What happened to the simple declarative sentence? This is a legitimate question and therefore, it is appropriate and acceptable for my voice to rise at the end of this utterance. However, the tendency to make a question out of a sentence that isn’t a question is not acceptable. This practice is called “upspeak” or alternatively “uptalk” or high rising terminal (HRT). In present day communication, “upspeak” is taking on a life of its own!
There are certain speakers such as Australians, New Zealanders and the British who have spoken with a high rising terminal for centuries and it is a legitimate intonation pattern in their oral communication. However, in the United States, “upspeak” is not a habitual pattern associated with English.
How Did Upspeak Begin?
Linguists have been studying this evolving pattern and there are many thoughts on how “upspeak” began. These include the influence of immigrants, watching television programs from countries where these patterns are prevalent, and of course, the infamous Valley Girl. Nobody can pin down the exact geographical origin of “upspeak” but what is for certain is that it is becoming a prevalent rhetorical pattern.
In trying to analyze this voice pattern and understand the possible conversational benefits of “upspeak” a number of theories have been proposed. It is suggested that “upspeak” is a way of checking in with your listener and making sure that they are with you – that they comprehend what you are saying. It is also thought that “upspeakers” adopt this style so that they will not be interrupted when telling a story or relating an event. Ending their utterance with a questioning intonation implies that there is more to come. Finally, it is thought that using “upspeak” establishes a tentative tone to an utterance so that if your statement is met with criticism or disapproval, you can quickly backtrack and retract it without sounding like you are completely changing your opinion as you would if you had made a declarative statement.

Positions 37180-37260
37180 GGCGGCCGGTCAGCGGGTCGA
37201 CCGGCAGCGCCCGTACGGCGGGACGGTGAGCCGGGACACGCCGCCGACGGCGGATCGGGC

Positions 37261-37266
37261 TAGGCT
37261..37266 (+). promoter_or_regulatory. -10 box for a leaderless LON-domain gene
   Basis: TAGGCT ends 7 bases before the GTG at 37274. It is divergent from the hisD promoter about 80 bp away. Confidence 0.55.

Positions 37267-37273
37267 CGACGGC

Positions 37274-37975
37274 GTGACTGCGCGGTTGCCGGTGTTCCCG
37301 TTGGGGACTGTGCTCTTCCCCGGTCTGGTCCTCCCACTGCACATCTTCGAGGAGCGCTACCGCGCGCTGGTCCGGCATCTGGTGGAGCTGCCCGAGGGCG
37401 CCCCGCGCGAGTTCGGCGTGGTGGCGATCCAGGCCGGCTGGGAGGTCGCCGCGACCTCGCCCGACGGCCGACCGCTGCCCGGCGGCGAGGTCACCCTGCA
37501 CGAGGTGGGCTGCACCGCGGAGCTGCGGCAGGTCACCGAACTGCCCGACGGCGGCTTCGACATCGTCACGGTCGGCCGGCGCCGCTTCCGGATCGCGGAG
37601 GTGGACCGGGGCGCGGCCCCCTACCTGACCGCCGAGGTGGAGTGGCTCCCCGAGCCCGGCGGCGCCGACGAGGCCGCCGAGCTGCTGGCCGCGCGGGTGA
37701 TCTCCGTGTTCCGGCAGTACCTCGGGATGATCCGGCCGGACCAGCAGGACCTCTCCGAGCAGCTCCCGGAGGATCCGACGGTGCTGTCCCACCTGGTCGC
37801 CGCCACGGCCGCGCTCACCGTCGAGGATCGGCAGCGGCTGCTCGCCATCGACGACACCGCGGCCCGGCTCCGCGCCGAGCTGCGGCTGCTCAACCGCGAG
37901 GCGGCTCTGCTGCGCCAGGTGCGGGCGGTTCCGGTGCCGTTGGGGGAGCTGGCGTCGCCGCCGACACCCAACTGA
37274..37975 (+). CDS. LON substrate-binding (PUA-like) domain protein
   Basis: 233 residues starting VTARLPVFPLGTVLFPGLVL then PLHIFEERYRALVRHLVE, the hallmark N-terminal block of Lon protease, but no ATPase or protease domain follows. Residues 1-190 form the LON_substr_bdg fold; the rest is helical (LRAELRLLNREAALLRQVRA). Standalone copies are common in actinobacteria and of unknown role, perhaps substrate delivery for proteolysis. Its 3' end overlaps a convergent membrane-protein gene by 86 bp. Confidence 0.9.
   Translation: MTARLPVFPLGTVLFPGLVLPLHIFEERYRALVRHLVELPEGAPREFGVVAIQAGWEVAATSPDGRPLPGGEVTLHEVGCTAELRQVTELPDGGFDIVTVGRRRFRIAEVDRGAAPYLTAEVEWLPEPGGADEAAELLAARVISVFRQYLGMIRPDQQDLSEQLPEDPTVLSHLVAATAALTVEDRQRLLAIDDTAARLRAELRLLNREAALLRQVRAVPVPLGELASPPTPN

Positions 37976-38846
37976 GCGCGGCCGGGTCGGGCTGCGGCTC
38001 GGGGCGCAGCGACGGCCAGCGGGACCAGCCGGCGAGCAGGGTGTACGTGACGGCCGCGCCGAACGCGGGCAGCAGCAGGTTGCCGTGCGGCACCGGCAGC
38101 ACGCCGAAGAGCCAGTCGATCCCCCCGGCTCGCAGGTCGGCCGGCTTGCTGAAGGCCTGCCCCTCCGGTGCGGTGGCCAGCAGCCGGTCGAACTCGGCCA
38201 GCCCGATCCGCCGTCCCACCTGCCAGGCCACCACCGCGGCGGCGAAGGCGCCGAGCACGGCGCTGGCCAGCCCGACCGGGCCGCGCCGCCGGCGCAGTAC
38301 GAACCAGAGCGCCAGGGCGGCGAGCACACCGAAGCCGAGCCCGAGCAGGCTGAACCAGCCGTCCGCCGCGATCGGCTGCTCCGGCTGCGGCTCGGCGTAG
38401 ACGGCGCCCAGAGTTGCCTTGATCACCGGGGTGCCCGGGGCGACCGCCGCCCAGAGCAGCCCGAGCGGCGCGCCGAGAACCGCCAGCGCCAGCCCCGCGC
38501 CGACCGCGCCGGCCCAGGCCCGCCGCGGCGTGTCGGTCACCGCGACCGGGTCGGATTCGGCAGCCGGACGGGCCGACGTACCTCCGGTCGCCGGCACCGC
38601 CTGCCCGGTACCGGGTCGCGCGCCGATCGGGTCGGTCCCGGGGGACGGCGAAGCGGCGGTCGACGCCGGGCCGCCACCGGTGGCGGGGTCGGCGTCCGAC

Upspeak Traditionally Noticed in Speech Patterns of Teenage Girls
While “upspeak” has traditionally been noticed in the speech patterns of teenage girls, I have now noticed in my practice that it is a conversational style that extends equally across gender, age, and socioeconomic levels. It seems that nobody is immune to this trend that has become as contagious as the common cold.
In addition to being incredibly annoying and distracting, there are implications of “upspeak” of which the speaker is completely unaware. It makes you sound very tentative and unsure of what you are saying; it sounds as if you are asking for approval. It is a conversational style that distracts from the message and reduces both the impact of your utterance and your credibility.
Re-establish the Use of the Declarative Utterance
The issue now is how do we decrease the use of “upspeak” and re-establish the use of the declarative utterance. Whether learning a new language, learning how to articulate more clearly, or changing an unacceptable speech pattern, you must first hear the use of the pattern before it can be changed. When working with clients as a speech pathologist, we first focus on changing the pattern on the sentence level in structured drill work before moving onto the paragraph level and finally into normal everyday conversation. My clients begin to hear their rising intonation and are then able to modify the pattern so that they don’t always sound so unsure of themselves.
So, to avoid having other people wonder, “Are you asking me or telling me?”, let’s make “upspeak” a vocal fad of the past!